• Words per page: Interestingly it seems spam pages have more text than non-spam pages (although over 1,500 words, the curve receded). Studies have shown the spam sweet spot to be in the 750-1,500 word region.
  • Keywords in title: This was mentioned in more than a few papers and should be high on the audit list. Avoid stuffing; be concise.
  • Anchors to Anchor text: In other studies engineers looked at the ratio of text, to anchor text on a page.
  • Percentage of visible text: This involves hidden text and nasty ALT text. What percentage of text is actually being rendered on the page.
  • Compressibility: As a mechanism used to fight keyword stuffing, search engines can also look at compression ratios. Or more specifically, repetitious or content spinning.
  • Globally popular words: Another good way to find keyword stuffing is to compare the words on the page to existing query data and known documents. Essentially if someone is keyword stuffing around given terms, they will be in a more unnatural usage than user queries and known good pages.
  • Query spam: By looking at the pattern of the queries, in combination with other signals, behavioral data manipulation would become statistically apparent.
  • Phrase-based: looking for textual anomalies in the form of related phrases. This is like keyword stuffing on steroids. Looking for statistical anomalies can often highlight spammy documents.
  • Globally popular words: Another good way to find keyword stuffing is to compare the words on the page to existing query data and known documents. Essentially if someone is keyword stuffing around given terms, they will be in a more unnatural usage than user queries and known good pages.

(some snippets taken from my post “Web Spam; the Definitive Guide“)

And yes, there’s actually more. The main thing to take from this is that there are often many ways that the search engines look at on-site spam, not just the obvious ones. Once more, this is about your site and the sites linking to you.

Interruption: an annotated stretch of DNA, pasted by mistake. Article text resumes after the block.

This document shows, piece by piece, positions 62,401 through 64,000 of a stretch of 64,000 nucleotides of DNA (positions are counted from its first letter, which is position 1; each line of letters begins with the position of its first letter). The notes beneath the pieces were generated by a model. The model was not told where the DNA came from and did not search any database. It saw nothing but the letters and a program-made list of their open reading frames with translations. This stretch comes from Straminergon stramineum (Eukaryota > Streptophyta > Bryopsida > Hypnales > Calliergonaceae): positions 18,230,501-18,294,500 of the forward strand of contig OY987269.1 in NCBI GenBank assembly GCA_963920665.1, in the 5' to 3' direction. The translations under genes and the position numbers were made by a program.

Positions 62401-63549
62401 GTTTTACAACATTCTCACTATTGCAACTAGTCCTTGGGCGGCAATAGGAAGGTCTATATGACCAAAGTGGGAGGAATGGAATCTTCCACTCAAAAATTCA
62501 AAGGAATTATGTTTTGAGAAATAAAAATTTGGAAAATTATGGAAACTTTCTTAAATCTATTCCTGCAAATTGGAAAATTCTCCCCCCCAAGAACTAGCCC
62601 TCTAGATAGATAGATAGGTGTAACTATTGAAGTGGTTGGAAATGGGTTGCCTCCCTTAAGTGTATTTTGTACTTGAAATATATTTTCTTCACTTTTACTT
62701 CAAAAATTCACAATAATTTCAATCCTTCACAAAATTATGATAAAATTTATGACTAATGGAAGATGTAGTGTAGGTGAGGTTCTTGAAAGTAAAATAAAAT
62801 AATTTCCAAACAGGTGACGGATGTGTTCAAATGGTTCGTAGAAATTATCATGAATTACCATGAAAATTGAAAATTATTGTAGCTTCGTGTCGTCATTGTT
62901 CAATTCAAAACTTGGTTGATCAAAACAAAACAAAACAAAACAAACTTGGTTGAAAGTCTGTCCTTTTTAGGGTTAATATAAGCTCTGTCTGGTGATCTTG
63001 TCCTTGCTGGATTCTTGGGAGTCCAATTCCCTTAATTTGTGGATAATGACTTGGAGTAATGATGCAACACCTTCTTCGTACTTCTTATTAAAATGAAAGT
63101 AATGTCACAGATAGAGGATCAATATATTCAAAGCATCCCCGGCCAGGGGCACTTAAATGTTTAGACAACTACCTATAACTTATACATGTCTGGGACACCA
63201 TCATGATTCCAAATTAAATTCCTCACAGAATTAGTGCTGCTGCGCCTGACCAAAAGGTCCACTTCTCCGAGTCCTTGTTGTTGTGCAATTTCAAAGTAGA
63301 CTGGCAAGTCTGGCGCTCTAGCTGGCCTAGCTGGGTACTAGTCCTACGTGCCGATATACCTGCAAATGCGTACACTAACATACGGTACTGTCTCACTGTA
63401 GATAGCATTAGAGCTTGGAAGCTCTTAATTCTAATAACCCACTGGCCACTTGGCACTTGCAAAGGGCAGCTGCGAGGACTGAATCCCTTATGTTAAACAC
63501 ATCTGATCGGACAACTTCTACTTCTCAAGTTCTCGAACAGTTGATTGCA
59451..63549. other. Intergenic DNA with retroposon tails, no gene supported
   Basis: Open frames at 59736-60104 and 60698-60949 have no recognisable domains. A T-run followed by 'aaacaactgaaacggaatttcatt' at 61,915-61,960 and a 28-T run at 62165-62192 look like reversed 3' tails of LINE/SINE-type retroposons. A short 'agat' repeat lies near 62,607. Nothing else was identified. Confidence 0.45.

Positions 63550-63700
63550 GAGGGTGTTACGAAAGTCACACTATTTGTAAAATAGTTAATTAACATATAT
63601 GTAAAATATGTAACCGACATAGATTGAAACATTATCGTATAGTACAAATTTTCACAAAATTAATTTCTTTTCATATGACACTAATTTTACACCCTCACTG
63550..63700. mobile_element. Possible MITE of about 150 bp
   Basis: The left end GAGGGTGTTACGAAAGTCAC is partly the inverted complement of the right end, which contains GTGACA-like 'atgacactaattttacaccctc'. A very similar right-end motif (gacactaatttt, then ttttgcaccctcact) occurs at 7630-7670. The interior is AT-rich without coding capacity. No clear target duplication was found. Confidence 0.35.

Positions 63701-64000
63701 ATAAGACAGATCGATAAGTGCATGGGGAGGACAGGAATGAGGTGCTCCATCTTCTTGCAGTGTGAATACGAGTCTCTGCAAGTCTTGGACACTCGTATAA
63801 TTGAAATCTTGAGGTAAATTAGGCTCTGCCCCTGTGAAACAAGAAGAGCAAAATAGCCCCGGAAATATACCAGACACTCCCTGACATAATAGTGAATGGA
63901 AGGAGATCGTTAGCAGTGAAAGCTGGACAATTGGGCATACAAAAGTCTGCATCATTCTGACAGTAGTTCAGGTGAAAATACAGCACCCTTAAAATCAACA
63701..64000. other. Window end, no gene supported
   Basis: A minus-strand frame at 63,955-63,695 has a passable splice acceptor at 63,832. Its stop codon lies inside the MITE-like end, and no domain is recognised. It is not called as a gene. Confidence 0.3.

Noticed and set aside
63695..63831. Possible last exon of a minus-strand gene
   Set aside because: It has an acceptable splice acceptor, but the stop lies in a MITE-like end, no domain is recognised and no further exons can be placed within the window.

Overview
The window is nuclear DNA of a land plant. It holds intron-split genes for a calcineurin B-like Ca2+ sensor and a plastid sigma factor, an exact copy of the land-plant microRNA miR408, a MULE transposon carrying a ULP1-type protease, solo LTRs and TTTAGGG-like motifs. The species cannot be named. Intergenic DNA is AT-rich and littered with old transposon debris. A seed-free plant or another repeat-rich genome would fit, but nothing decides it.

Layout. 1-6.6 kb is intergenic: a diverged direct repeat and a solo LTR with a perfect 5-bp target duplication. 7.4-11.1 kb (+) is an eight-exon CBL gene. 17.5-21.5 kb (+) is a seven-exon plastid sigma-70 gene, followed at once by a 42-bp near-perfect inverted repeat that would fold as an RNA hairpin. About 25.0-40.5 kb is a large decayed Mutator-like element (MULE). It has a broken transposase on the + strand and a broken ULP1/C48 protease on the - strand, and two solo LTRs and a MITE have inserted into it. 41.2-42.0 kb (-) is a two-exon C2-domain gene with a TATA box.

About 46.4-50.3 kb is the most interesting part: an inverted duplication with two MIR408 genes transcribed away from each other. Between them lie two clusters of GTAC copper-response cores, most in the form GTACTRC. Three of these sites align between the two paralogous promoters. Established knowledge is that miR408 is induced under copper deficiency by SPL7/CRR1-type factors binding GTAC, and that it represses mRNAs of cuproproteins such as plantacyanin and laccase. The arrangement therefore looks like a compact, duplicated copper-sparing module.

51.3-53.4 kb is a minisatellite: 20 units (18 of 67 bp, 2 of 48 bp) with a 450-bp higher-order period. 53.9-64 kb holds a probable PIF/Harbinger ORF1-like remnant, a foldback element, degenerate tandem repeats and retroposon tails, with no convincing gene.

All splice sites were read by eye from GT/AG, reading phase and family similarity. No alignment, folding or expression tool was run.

A lot of on-site web spam that’s a true risk, will be from hacking. Sure, your CMS might be spitting out some craziness, or your WordPress plug-in created a zillion internal links, but those are the exceptions. If you’re using on-site spam tactics, I am sure you know it. Few people actually use on-site crap post-Panda, many times it’s the site being hacked that causes issues. So be vigilant.

Link Spam

Is the Penguin update all about links? I’d go against the grain and say no. Not only do we have to consider some of the above elements, but also there seems to be an element of ‘trust‘ and authority at play here as well. If anything, we may be seeing a shift away from the traditional PageRank model of scoring, which of course many may perceive as a penalty, due to links.

But what is link spam? That answer has been a bit of a moving target over the years, but here are some common elements:

  • Link stuffing: Creating a ton of low-value pages and point all the links (even on-site) to the target page. Spam sites tend to have a higher ratio of these types of unnatural appearances.
  • Nepotistic links: Everything from paid links to traded ones, (reciprocal) and three-way links.
  • Topological spamming (link farms): Search engines will look at the percentage of links in the graph compared to known “good” sites. Typically those looking to manipulate the engines will have a higher percentage of links from these locales.
  • Temporal anomalies: Another area where spam sites generally stand out from other pages in the corpus are in the historical data. There will be a mean average of link acquisition and decay with “normal” sites in the index. Temporal data can be used to help detect spammy sites participating in unnatural link building habits.
  • TrustRank: This method has more than a few names, TrustRank being the Yahoo flavor. The concept revolves around having “good neighbors”. Research shows that good sites link to good ones and vice versa.

(some snippets taken from my post “Web Spam; the Definitive Guide“)

I could spend hours on each of these, but you get the idea. With many people are theorizing about networks, anchor texts, etc… the larger picture often evades us. There are so many ways that Google might be dealing with ‘over optimization‘ that we’re not talking about.